The sky’s lit up with explosions, drones are chasing you across a dense forest, and elite mercenaries are combing every inch of the terrain for you. But you’re a Ghost; an elite solider, the best of the best, and with one flick of a button, you lay prone on the ground, camouflaged in mud waiting… watching. The hunted is now the hunter. Welcome to Ghost Recon: Breakpoint, the latest in the Ghost Recon series, and direct sequel to 2017’s Ghost Recon Wildlands.
As you finish locking your fully customizable character in, the game throws you into a dense, beautiful fictional island called Auroa – full of multiple terrain options – from Fjords to thick forest covers, complete with animals grazing the wildlands. This also happens to be the home of tech billionaire – Jace Skell who’s automated technology controls almost every facet of the island.
That is all the information you get at the start. Breakpoint is a game that demands you attention, as it only throws bits and pieces of information your way, expecting you – the player to stitch it all together. 32 Ghosts (elite soldiers) were sent to the island to get more information and neutralize any threats, but most are wiped out with drone attacks, and it is up to you to figure out what’s really going on.
The antagonist in Breakpoint is your friend turned rival Colonel Cole. D Walker – former Ghost Recon turned madman, leading a pack of Wolves (elite soldiers under his command), clearly lost in his world of pain and loss, as he hunts down surviving members of the Ghost Recon team. With Walker, Ubisoft has delivered a conflicted antagonist brought to life by actor Jon Bernthal, best known as The Punisher.
Much like Wildlands, Breakpoint is largely stealth driven open-world tactical shooter. Silent kills are supreme, and silencers are your best friend, especially while breaking into a heavily guarded compound. If you – or your coop buddy get spotted, drones, choppers, elite and not-so-elite soldiers, heavy operators and lot more descend upon you within minutes. But thanks to fairly robust third-person gameplay mechanics – as well as a massive arsenal of rifles, shotguns, SMGs, LMGs and more, you can deal with all the game throws at you.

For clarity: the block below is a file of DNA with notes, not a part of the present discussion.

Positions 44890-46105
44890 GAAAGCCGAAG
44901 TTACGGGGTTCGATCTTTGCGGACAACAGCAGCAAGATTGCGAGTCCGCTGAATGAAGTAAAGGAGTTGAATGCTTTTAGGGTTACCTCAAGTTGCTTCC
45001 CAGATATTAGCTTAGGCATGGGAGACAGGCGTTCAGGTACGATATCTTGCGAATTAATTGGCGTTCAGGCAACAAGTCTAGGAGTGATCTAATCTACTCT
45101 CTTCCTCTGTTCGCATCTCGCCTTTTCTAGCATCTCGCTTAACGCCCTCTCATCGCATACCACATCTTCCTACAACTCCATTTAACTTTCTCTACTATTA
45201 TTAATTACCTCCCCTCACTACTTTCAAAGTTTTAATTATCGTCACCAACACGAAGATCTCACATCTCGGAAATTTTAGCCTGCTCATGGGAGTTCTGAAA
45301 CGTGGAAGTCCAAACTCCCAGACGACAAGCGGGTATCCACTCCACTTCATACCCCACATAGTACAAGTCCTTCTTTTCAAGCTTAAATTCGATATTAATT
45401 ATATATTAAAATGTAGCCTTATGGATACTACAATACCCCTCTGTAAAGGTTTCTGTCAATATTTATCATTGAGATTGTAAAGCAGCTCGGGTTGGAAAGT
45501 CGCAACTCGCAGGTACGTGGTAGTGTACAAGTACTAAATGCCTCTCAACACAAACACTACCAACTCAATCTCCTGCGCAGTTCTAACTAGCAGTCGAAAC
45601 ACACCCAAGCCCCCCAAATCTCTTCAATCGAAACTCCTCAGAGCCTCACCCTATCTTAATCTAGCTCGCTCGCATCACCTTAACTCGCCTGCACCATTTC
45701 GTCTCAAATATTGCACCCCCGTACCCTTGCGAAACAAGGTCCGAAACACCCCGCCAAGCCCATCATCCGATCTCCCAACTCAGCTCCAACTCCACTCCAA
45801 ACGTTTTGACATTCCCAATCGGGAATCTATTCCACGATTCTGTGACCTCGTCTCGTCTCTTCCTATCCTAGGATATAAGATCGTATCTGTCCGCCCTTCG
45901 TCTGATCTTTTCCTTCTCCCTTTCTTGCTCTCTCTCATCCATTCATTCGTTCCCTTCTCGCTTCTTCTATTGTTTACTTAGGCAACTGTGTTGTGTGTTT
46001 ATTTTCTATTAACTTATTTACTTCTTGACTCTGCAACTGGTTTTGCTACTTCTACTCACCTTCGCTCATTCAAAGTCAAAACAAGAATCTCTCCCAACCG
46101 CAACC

Much like The Division, Breakpoint places a big emphasis on loot and leveling up. And just like The Division, Breakpoint even boasts of a Gear Score, which basically is the aggregate of all the loot you have equipped on you. Keep looting until you find the right gear and right upgrades to craft and perfect your perfect weapon, collect blueprints scattered all throughout the map, and upgrade constantly. Fortunately, the customization page comes with a ‘Skin Override’ button that gives you complete control over what you look like. Want to upgrade but not look like something out of Rambo? No problem.
With a game this heavy and full of life, you expect a more intuitive interface, but sadly, Breakpoint’s interface feels convoluted and is riddled with bugs and a whole lot of clutter. It isn’t what you’d expect, as most of my time spent on the interface was deactivating all the clutter over the TacMap. Objectives throw you into a loop of absolute hell, as I often got lost finding my objective quite easily, with cooperative play failing on almost every mission select.The TacMap on its own isn’t bad per say; it’s just the interface that needs tweaking.
My initial thoughts on this being playable with friends threw me into every multiplayer scenario Ubisoft has brought upon me. Don’t get me wrong; they make incredible games, just not so incredible server bindings. A huge part of me wanted this to work, but I knew trouble was just around the corner. Multiplayer Coop was smooth when it worked, but during many of my coop sessions, objectives didn’t sync up with my coop buddy.
And don’t even get me started on Host Migration issues, with Ubisoft kicking me out of my friend’s game multiple times per session. It was painful to watch, and even more to experience. Imagine flying a chopper, about to attack a base of Wolves, and just as you’re landing, you get thrown out of the scenario, killing your teammate as no one was flying the attack helicopter. I really hope these are teething issues, and they get fixed soon.
Unlike Ghost Recons Wildlands, Breakpoint isn’t trying too hard. Ubisoft has delivered a beast of a game that trumps the previous one in size, stealth and general gameplay. It feels like a much larger sequel to an already great idea. Breakpoint delivers high-end stealth and tactical gaming in a not so state of the art manner. Plagued with interface jumble, co-op and server issues, patches and updates should do their small part to give this incredibly massive game an edge. If you’re looking for a realistic, stealth driven open-world game, Ghost Recon Breakpoint will not disappoint.